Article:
"Despite technological advances and efforts of child health experts during the last generation, the extremely premature infant (less than 28 weeks gestation) and extremely low birth weight infant (ELBW) (< 1000 grams) remain at high risk for death and disability with 30–50% mortality and, in survivors, at least 20–50% risk of morbidity"
https://www.ncbi.nlm.nih.gov/pmc/articles/PMC4438860/


That's the ethical dilemma of rescucitation and believe me, doctors have stop or decide not to rescucitate due to this very factor (extremely poor medical prognosis) but money is never part of the reason to decide rescucitating... and yes, it will always fall to the tax payer to provide the resources. This is part of the social safety net cost that we should be able to provide as a country in my opinion

Remember, once you're 'rescucitating', your chance of survival is already low because you are technically dead already but the alternative is to let everybody who can't afford the medical bill die without rescucitation attempt

No that's not the proper way to frame this and I won't let you pigeonhole this argument in that way. There's quite a bit of nuance between a being that never should have lived and cannot survive on its own with care costing upwards of a million dollars vs a person with an arrythmia that has a good shot of coming back and being a productive member of society with care costing less than $50,000
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governator
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PostPosted: Thu Nov 09, 2017 3:56 pm    Post subject:

Raijin wrote:
governator wrote:
Raijin wrote:
Ethically irresponsible. 126 days in the NICU(Over $1 million) who's paying for that? Who would have paid for long term medical care if the child had morbidities? Who would be responsible for that child's QOL secondary to his/her morbidities if he/she had some? Yeah it's amazing that she made it out without morbidity, but consider this idea. How much resources did we use on this one child to the detriment of others?

"Despite technological advances and efforts of child health experts during the last generation, the extremely premature infant (less than 28 weeks gestation) and extremely low birth weight infant (ELBW) (< 1000 grams) remain at high risk for death and disability with 30–50% mortality and, in survivors, at least 20–50% risk of morbidity"
https://www.ncbi.nlm.nih.gov/pmc/articles/PMC4438860/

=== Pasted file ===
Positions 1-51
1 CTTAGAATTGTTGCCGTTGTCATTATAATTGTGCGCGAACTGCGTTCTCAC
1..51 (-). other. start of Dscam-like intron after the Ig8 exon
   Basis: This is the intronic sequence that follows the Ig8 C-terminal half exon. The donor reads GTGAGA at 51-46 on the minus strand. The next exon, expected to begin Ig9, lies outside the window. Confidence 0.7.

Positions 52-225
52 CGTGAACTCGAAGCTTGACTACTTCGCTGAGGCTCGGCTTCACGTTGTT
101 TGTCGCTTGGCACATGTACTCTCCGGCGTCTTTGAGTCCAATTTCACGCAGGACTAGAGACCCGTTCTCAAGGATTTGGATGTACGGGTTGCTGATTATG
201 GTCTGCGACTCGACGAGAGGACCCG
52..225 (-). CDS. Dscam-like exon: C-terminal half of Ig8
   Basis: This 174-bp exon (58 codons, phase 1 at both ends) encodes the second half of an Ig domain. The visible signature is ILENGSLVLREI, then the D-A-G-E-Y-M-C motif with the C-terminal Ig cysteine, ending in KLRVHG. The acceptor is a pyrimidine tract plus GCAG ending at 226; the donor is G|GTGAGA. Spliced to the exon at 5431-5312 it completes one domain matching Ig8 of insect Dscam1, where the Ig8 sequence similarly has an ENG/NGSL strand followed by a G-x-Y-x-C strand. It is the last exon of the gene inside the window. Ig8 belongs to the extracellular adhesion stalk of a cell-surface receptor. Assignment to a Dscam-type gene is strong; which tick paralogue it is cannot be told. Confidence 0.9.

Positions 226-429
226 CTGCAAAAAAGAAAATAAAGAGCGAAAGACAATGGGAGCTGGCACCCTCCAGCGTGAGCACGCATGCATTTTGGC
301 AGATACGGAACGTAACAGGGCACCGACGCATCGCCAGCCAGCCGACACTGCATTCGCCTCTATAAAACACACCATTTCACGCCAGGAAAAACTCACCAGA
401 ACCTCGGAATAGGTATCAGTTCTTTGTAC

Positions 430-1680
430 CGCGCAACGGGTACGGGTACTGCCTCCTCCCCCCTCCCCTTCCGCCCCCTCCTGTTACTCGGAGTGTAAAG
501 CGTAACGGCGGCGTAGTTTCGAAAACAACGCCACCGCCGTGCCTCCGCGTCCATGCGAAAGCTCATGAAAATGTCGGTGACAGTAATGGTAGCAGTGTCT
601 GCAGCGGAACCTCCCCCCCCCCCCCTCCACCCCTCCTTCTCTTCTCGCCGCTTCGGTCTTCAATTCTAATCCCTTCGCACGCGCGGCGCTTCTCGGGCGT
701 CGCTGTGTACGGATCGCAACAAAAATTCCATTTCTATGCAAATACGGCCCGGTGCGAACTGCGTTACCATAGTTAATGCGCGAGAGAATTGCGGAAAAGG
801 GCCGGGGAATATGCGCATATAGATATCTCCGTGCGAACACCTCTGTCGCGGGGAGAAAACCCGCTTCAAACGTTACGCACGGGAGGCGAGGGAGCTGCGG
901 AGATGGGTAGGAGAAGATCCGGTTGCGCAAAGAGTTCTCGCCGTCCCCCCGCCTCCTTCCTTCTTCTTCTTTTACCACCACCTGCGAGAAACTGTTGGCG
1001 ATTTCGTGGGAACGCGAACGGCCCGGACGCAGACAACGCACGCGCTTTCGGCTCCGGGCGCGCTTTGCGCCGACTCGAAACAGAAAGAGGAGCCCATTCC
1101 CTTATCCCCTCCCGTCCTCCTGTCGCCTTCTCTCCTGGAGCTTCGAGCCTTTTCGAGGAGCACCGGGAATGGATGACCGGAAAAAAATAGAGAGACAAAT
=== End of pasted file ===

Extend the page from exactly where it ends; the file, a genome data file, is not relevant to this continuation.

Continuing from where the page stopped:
That's the ethical dilemma of rescucitation and believe me, doctors have stop or decide not to rescucitate due to this very factor (extremely poor medical prognosis) but money is never part of the reason to decide rescucitating... and yes, it will always fall to the tax payer to provide the resources. This is part of the social safety net cost that we should be able to provide as a country in my opinion

Remember, once you're 'rescucitating', your chance of survival is already low because you are technically dead already but the alternative is to let everybody who can't afford the medical bill die without rescucitation attempt

No that's not the proper way to frame this and I won't let you pigeonhole this argument in that way. There's quite a bit of nuance between a being that never should have lived and cannot survive on its own with care costing upwards of a million dollars vs a person with an arrythmia that has a good shot of coming back and being a productive member of society with care costing less than $50,000


What about pt who flat lined due to things other than premature birth such as sepsis/infection, trauma, stroke, heart attack, blood clot, poison, kidney failure, brain bleeding, auto-immune disease, anaphylaxis, chronic illnesses such as AIDS... where do you draw the line? they all have varying degrees of poor prognosis with potential of prolonged expensive medical care. Doctors should not and would not based rescucitation on $... and that is the correct way

When you perform rescucitation, you don't know if your patient will 'make it' or comeback without neurological deficit 100% of the time. What you're suggesting is using previous success rate of specific diseases by cost to decide who should be rescucitated... think about that


Last edited by governator on Thu Nov 09, 2017 4:16 pm; edited 1 time in total
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PostPosted: Thu Nov 09, 2017 4:11 pm    Post subject:

Huey Lewis & The News wrote:
That's (bleep) yuge. There are much older premies in NICUs right now with chronic problems who are hanging on by threads.


Takes a really big heart to walk through there and see all those people struggling to live..

I couldn't do it.. I would feel like such a bad word .. not living my taken for granted days with gratitude for how great my life really is

I am sure the place is a bit better with you around.. maybe darker.. but better..